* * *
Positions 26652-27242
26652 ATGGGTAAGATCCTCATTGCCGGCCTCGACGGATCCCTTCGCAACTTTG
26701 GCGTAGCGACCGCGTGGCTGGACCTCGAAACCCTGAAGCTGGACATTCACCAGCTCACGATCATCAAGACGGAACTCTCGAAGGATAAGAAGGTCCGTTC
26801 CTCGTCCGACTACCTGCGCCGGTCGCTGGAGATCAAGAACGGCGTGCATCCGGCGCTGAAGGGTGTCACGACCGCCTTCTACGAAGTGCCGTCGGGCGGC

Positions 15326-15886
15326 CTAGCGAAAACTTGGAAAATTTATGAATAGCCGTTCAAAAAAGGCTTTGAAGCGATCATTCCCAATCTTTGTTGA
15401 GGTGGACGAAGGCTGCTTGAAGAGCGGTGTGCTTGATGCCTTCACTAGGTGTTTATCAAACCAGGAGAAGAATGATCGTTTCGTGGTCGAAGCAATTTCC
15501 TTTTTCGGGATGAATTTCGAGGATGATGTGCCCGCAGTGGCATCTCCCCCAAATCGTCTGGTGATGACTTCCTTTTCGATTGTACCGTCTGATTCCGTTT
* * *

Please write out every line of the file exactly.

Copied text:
Positions 26652-27242
26652 ATGGGTAAGATCCTCATTGCCGGCCTCGACGGATCCCTTCGCAACTTTG
26701 GCGTAGCGACCGCGTGGCTGGACCTCGAAACCCTGAAGCTGGACATTCACCAGCTCACGATCATCAAGACGGAACTCTCGAAGGATAAGAAGGTCCGTTC
26801 CTCGTCCGACTACCTGCGCCGGTCGCTGGAGATCAAGAACGGCGTGCATCCGGCGCTGAAGGGTGTCACGACCGCCTTCTACGAAGTGCCGTCGGGCGGC

Positions 15326-15886
15326 CTAGCGAAAACTTGGAAAATTTATGAATAGCCGTTCAAAAAAGGCTTTGAAGCGATCATTCCCAATCTTTGTTGA
15401 GGTGGACGAAGGCTGCTTGAAGAGCGGTGTGCTTGATGCCTTCACTAGGTGTTTATCAAACCAGGAGAAGAATGATCGTTTCGTGGTCGAAGCAATTTCC
15501 TTTTTCGGGATGAATTTCGAGGATGATGTGCCCGCAGTGGCATCTCCCCCAAATCGTCTGGTGATGACTTCCTTTTCGATTGTACCGTCTGATTCCGTTT